If the BC government were a basketball player…

Dear friends,

BC poverty rates and poor basketball skills: what’s the connection? Check out this excellent one-minute video from the BC Poverty Reduction Coalition, and please help us share it far and wide (bounce it out to your facebook friends, twitter and email contacts). It’ll make you laugh, but there’s a serious message here for anyone who cares about poverty in BC.

Watch ‘If the BC government were a basketball player’ on our website at: <>.

Did you know that BC has the highest rate of poverty & the highest rate of child poverty in Canada? Yet unlike 6 other Canadian provinces, BC has no poverty reduction plan. No plan! That’s why about 300 organizations from across BC are standing together & saying: “There is nothing inevitable about poverty, we need a poverty reduction plan now.” The BC Poverty Reduction Coalition includes community and non-profit groups, faith groups, health organizations, First Nations and Aboriginal organizations, businesses, labour organizations, and social policy groups. Our group’s impressive diversity is a reflection of a simple fact: poverty impacts everyone.

A recent Environics poll reported that 74% of British Columbians would be more likely to support a provincial political party that pledged to make poverty reduction a high priority. With the provincial NDP & Liberal party leadership up for grabs, we have an unprecedented opportunity to make our political leaders commit to serious action on poverty.

Now is the time to make your voice heard – please:

  1. Add your name to the call for a poverty reduction plan at: <>
  2. Contact your MLA and tell them “I am one of the 87% of British Columbians that wants the premier to set concrete targets and timelines to reduce poverty.”
    You can find your MLA here: <>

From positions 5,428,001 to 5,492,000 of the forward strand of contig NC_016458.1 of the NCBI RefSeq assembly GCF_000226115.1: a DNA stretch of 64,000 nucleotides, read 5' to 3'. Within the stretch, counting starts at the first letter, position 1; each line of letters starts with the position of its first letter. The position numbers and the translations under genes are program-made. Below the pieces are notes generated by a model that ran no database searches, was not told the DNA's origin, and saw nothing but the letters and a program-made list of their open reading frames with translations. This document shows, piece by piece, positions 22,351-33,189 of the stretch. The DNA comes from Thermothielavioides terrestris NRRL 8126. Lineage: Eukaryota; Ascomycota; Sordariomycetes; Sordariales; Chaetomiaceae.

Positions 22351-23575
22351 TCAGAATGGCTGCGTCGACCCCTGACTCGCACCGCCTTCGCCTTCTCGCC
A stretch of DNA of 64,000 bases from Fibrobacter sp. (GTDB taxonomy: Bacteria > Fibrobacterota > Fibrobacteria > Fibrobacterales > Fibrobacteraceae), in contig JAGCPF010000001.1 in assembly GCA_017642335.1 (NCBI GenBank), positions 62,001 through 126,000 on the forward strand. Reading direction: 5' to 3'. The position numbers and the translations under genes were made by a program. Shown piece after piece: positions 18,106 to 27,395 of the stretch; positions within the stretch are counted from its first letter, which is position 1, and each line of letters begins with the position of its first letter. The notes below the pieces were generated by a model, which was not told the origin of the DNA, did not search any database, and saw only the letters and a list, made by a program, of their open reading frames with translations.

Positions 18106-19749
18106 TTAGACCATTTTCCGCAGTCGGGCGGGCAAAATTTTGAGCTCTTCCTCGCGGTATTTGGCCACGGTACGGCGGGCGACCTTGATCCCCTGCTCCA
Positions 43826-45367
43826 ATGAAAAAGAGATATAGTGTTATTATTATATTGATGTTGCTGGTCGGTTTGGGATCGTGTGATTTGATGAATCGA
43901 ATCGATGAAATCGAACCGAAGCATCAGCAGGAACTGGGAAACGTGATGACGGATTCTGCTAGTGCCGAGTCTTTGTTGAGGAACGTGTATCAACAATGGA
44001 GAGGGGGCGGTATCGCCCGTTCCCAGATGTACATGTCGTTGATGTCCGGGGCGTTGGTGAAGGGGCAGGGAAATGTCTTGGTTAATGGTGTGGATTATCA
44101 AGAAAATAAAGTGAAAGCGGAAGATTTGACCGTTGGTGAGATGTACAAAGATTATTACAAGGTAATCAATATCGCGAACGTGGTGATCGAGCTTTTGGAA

Asking the questions you want answers to: Our Leadership Candidates’ Questionaire

We’ve sent a few questions on poverty reduction in BC to leadership candidates from the NDP and Liberal parties. Questions like: What is your position in regards to the open letter? Do you support the legislated targets and timelines outlined in the letter? If so, would you create a cross government Secretariat with a lead minister? Specifically what actions would you take in the 7 policy areas in the letter?

The responses are trickling in and we will be reporting back to you next week in the hopes that you’ll pass it on. Keep checking your inbox to find out where there propective leavers land on our call.

“Fragile Lives”: new report calls for poverty reduction to save children’s lives

In a recent report, “Fragile Lives”, the BC Representative for Children and Youth investigates the deaths of 21 infants. In her review, Mary Ellen Turpel-Lafond notes:

“All of the infants in this review were born into families facing tremendous challenges. Many of the 21 families struggled with circumstances like serious poverty, inadequate housing and fragmented systems that failed to provide the supports they needed and failed to identify and respond to the risks that were in many instances obvious.”

She finds: “The lack of a coordinated and responsive government approach to poverty is also a significant concern in this review.”

And she then recommends: “the Representative continues to advocate strongly for a comprehensive provincial poverty reduction plan. As this review shows once again, poverty is directly correlated with compromised outcomes for children. Concrete and effective prevention measures are required to make a difference in the lives of infants, children and families in this province.”

Download the report at: <>

Wilkinson links

Back in December we hosted an exciting forum with author Dr. Richard Wilkinson exploring the premise that more equal societies do better. For those who missed his lecture, the video is now posted on the SFU Centre for Dialogue website here:

And if you’d like to learn more about his work, you can find excellent resources here: <>

Esquimalts Living Wage by-law moving ahead!

As reported by First Call: Child and Youth Advocacy Coalition, Esquimalt is close to becoming Canada’s second living wage municipality. Councillors voted in January to develop a document that will come before council in March, outlining a living wage policy with wage goals for full and part-time township employees. It will apply only to future contracts that are longer than six
months or worth more than $100,000. The current living wage for the Capital Region is $17.30 an hour. The wage would be reviewed by council every three years.

Read more in the Victoria News <>.

And find out more about the Living Wage for Families Campaign at <>.

Thanks so much for your support!


The BC Poverty Reduction Coalition